CHIPMAN, SAMUEL, farmer, businessman, politician, office holder, and militia officer; b. 18 Oct. 1790 in Cornwallis Township, N.S., fifth child of William Allen Chipman* and Ann Osborn; m. first 11 May 1815 Elizabeth Gesner, a sister of geologist Abraham Gesner*, and they had three daughters and one son; m. secondly 8 Dec. 1841 Jessie W. Hardy, and they had seven children; d. 10 Nov. 1891 in Kentville, N.S.
Samuel Chipman was born into a prominent Kings County family, sometimes known as the “Chipman compact.” Although his principal occupation was farming, which he pursued on a 100-acre farm in Canard, he was also a shipowner and merchant, trading in agricultural produce (such as the 1,200 bushels of potatoes raised on his farm in 1870), and a public servant.
In 1830 he succeeded his father as Reform member of the House of Assembly for Kings County, and he held this seat until 1843, when his party’s attempt to establish a non-sectarian provincial university led to his defeat. Although he was a Baptist and an advocate of public funding for Acadia College, recently established in Wolfville by the Baptists of Nova Scotia [see John Pryor] any of his constituents saw him as an enemy of the college. Chipman returned to the legislature in 1851 as the representative for Cornwallis Township and held this seat until 1859. Upon its abolition that year he was elected to represent the north division of Kings County, a position he retained until 1863, when he was appointed to the Legislative Council. In the assembly Chipman, like his father, was principally interested in agriculture and local affairs such as roads, dikes, breakwaters, and bridges. A staunch anti-confederate, in 1869 he supported Joseph Howe* and the “better terms” Howe was able to negotiate for Nova Scotia.
In 1856, when Chipman was financial secretary of the province, the Acadian Recorder described him as a self-serving man who knew nothing of finance but owed his position to “heredity right” and the “Freemasonry of Politics.” In physical appearance he was “a little, important looking man” who sat “with his arms folded, on the left of the Speaker’s chair, close up under the reporters’ gallery . . . his head . . . entirely bald and glossy, and his face a little wrinkled.” According to the paper, “Mr. Chipman scarcely ever attempts to speak except when some local matter is under discussion . . . but he does it like one in authority. He has a thin voice and a thick lisp which makes it rather difficult to catch the meaning of what he does say.” Although the description was unkind and somewhat unfair, Chipman’s enjoyment of patronage certainly made him appear venal. In 1842 the provincial government had appointed him commissioner of sewers for Kings County, and six years later he became a commissioner of the peace there. Twice he served as provincial commissioner to appraise railway damages, in 1868 for Annapolis County and in 1869 for Kings. When he retired from the Legislative Council in 1870, at the age of 80, he was appointed registrar of deeds for his native county, a position he held for 18 years, until blindness obliged him to retire. He did so only upon the condition that “his successor pay him 400 dollars a year during his lifetime.”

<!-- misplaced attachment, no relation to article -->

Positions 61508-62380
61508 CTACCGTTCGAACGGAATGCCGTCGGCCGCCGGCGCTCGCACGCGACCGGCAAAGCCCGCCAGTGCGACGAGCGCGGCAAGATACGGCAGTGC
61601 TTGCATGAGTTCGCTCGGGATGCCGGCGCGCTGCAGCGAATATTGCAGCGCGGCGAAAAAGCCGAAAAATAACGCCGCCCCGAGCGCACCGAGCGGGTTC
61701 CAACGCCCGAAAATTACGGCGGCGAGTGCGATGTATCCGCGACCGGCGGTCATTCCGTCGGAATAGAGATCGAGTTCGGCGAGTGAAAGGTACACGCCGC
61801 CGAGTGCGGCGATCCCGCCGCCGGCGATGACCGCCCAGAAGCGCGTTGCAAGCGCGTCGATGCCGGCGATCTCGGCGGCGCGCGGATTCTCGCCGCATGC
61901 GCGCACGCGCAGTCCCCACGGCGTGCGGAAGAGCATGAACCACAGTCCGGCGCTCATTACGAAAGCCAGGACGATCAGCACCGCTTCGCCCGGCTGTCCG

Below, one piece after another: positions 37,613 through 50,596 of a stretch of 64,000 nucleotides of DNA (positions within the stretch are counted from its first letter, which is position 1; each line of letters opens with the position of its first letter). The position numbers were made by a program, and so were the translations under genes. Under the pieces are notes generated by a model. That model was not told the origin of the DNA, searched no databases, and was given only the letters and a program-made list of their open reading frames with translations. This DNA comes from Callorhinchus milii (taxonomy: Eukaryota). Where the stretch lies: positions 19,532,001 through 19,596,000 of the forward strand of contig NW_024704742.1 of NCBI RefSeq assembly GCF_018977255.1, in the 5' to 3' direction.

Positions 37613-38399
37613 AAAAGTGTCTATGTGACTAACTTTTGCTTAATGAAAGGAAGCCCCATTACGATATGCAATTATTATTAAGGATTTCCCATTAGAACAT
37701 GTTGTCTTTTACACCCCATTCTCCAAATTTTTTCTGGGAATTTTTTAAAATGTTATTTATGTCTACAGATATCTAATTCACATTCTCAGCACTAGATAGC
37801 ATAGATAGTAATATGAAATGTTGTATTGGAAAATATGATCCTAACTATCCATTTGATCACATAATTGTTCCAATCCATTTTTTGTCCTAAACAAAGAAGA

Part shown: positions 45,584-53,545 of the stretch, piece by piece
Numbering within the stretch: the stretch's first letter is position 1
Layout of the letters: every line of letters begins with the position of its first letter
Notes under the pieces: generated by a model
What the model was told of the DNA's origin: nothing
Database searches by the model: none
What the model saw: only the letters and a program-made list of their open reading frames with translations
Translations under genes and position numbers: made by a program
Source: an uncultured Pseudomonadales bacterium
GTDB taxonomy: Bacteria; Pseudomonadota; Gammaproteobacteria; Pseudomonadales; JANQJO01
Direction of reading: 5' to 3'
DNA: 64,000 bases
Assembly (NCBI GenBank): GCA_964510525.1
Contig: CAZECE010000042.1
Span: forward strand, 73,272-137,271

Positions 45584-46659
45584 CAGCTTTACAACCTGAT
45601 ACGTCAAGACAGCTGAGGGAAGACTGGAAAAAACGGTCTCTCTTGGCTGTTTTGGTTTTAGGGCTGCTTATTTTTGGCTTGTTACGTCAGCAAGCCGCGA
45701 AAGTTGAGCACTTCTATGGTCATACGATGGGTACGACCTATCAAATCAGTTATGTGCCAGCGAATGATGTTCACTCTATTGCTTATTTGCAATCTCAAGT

Like his father, Samuel Chipman was a militia officer and a freemason. When he died at the age of 101, he was believed to be the oldest mason in the world and the oldest man in Nova Scotia. He was buried with full masonic ceremonies, and his funeral drew 1,000 or more people to his home at Chipmans Corner. He was described by his admirers as a tranquil, gentle man of “sterling integrity” who was respected by his neighbours; others saw him as a self-serving politician. His career suggests the important and intimate relations between family and politics in the early history of Nova Scotia.
NA, RG 31, C1, Kings County, 1851; 1861, district 2, abstract 4, no.32; 1871, district 189, no.7. PANS, MG 20, 1015, no.12a; MG 100, 12, no.50; RG 3, 1, nos.2a, 15, 21, 159; RG 7, 6, no.59. N.S., House of Assembly, Journal and proc., 1851–59. Acadian Recorder, 14 June 1856, 10 Nov. 1891. Morning Chronicle (Halifax), 11 Nov. 1891. A Chipman genealogy, circa 1583–1969, beginning with John Chipman (1620–1708), first of that surname to arrive in the Massachusetts Bay colony . . . , comp. J. H. Chipman (Norwell, Mass., 1970), 81. Legislative Assembly of N.S. (Elliott). J. M. Beck, Joseph Howe (2v., Kingston, Ont., and Montreal, 1982–83). Eaton, Hist. of Kings County.